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Mayor Anthony A. Williams and President Bill Clinton have little in common. One is a career number cruncher, the other a career cad. One enjoys canoeing in his leisure time, the other golf and women. Put the two in a room for a while, though, and they’ll surely find a touchstone: They both have obsessive enemies.

Now, you don’t have to subscribe to the American Spectator to know that Clinton haters don’t really care about his feelings on family medical leave, reinventing government, or even the V-chip. Well before Clinton had signed his first piece of legislation, the antis were apoplectic about his draft record (cowardly), his wife (domineering), his accent (dumb), his hugging (manipulative), his displays of emotion (fake), and even his daughter (awkward). Seven years later, it’s pretty clear that anti-Clintonism—like anti-FDRism and anti-Nixonism—is more emotion than ideology. God damn, but they hate that sonofabitch.

Just five months into his tenure atop One Judiciary Square, Williams sees like invective splayed out in the dailies, in public appearances, and in the e-mail messages that pile up in his computer. From budget missteps to the mishandling of racial flare-ups like the David Howard affair, the mayor has certainly given his detractors plenty of material. But on closer inspection, LL gets the sense that the hardest-core Williams haters would have found as much fault even if he had done exactly the opposite—say, giving Howard a promotion, or making a speech at the corner of Connecticut Avenue and Van Ness Street to proclaim that the University of the District of Columbia (UDC) will only move over his dead body.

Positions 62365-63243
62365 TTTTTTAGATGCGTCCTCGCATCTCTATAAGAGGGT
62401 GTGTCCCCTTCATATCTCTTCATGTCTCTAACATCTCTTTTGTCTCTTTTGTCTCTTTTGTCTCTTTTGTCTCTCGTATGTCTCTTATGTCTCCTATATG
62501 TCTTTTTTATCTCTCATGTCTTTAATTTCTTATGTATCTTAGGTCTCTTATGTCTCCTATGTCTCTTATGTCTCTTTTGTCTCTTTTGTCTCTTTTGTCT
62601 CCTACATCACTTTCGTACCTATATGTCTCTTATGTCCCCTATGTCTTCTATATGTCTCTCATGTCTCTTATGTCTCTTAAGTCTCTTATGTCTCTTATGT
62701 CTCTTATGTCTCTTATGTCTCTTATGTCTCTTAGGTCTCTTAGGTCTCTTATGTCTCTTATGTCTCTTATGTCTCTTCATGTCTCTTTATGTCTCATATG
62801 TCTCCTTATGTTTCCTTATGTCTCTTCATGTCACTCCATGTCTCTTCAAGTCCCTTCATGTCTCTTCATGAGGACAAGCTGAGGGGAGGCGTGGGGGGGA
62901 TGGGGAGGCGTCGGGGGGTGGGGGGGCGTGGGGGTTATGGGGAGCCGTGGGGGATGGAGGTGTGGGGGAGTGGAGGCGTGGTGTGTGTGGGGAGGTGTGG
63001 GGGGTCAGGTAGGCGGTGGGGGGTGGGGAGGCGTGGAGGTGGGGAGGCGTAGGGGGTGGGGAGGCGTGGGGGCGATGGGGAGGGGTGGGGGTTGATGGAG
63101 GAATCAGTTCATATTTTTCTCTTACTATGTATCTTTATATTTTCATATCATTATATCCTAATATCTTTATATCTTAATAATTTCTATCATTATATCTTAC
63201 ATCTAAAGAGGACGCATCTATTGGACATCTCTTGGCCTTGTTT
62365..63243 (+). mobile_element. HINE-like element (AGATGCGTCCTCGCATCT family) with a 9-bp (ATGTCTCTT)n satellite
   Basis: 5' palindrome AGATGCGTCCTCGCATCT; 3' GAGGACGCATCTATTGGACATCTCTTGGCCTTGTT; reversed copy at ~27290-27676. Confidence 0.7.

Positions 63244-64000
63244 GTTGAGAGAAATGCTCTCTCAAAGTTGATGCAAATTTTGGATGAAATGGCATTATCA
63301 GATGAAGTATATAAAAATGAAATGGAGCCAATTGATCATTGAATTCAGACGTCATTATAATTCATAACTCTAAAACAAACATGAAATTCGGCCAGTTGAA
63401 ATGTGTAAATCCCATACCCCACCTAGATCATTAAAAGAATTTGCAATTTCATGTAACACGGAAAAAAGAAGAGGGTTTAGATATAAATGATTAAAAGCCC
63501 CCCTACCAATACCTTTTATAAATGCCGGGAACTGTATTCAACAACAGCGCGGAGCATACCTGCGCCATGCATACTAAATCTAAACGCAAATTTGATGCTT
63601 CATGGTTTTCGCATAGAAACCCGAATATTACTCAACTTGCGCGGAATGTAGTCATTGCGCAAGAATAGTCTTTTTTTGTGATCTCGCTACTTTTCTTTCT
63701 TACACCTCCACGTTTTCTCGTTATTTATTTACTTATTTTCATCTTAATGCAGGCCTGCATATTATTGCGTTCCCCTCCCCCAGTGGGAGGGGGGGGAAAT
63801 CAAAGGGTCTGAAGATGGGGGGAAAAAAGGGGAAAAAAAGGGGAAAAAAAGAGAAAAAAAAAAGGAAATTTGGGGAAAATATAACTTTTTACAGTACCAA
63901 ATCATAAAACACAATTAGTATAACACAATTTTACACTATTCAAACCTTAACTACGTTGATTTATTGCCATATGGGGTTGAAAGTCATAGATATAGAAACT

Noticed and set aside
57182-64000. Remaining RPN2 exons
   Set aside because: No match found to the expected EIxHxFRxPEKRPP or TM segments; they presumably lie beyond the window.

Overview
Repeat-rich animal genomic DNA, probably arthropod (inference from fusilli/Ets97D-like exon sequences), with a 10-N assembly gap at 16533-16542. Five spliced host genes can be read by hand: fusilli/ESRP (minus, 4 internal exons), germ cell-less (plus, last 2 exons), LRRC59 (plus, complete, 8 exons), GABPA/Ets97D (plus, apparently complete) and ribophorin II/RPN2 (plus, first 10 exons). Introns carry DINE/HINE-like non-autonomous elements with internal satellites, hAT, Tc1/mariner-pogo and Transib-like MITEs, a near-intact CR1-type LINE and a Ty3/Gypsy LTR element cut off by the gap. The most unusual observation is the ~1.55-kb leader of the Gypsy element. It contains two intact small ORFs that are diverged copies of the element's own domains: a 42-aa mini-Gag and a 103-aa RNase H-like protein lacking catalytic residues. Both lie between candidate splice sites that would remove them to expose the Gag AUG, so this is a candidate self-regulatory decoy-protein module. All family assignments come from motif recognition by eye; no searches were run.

Any politician worth his bully pulpit makes enemies. Mayor-for-Life Marion S. Barry Jr., for example, rankled his share of constituents with his choice of political advisers and his stance on downtown development battles—the sort of skirmishes that keep bread on LL’s table. But as his tenure wore on, Barry also generated a more visceral, psychopolitical hatred—the kind of base emotional loathing a purist like LL rarely deigns to cover.

Williams is getting a jump start on harnessing that latter kind of enmity. Of course, while the stereotypical Barry hater’s blood boiled over things like Barry’s invocations of civil rights rhetoric and his tolerance for bloated government in the name of mass employment, the folks who loathe Williams are different. Committed District old-timers, they have no patience for a D.C. mayor who needs on-the-job training and routinely brandishes his unfamiliarity with the city’s time-tested causes and institutions. The proclamations of the anti-Williams set speak to the District’s us-vs.-them provincialism and underscore how dearly the activist class values the collective suffering of the early ’90s. Williams has been tried, convicted, and hanged for not being one of us.

No one in town is less tolerant of carpetbaggers than Columbia Heights stalwart Dorothy Brizill. Last November, Williams’ minions discussed working with Brizill on their transition plans, but never came to an agreement with her. Just seven months after those talks, Brizill is now one of the administration’s most quotable detractors—even when it’s doing the right thing.

For example, Williams pledged recently to send a high-level task force into the neighborhoods to coordinate remediation of ground-level problems throughout the city—rats, abandoned buildings, trashy alleys, and so on. The task force is supposed to complement the work of “neighborhood stabilization officers,” who serve as a clearinghouse for all neighborhood complaints; that way, frustrated residents won’t have to call five agencies to eliminate one eyesore.

Sounds like good government to all but a card-carrying Williams hater. “They’re sending people into the neighborhoods who don’t know anything about them,” says Brizill. “Tony and his people don’t have a clue what they’re doing.”

While Brizill may be picking a nit over the neighborhood stabilizers, she has little problem making a case that the mayor lacks a historical understanding of her neighborhood. In 1981, the city gave regional business mogul Herbert Haft development rights over several choice Columbia Heights parcels. Haft sat on them for two decades. The city finally yanked Haft’s deal and on May 20 was scheduled to award them to one of four new bidders. One problem: Williams had failed to fill a vacancy on the board of the Redevelopment Land Authority, the panel that was to vote on bids. The two board members who showed up on May 20 decided that they needed some company before voting on the award.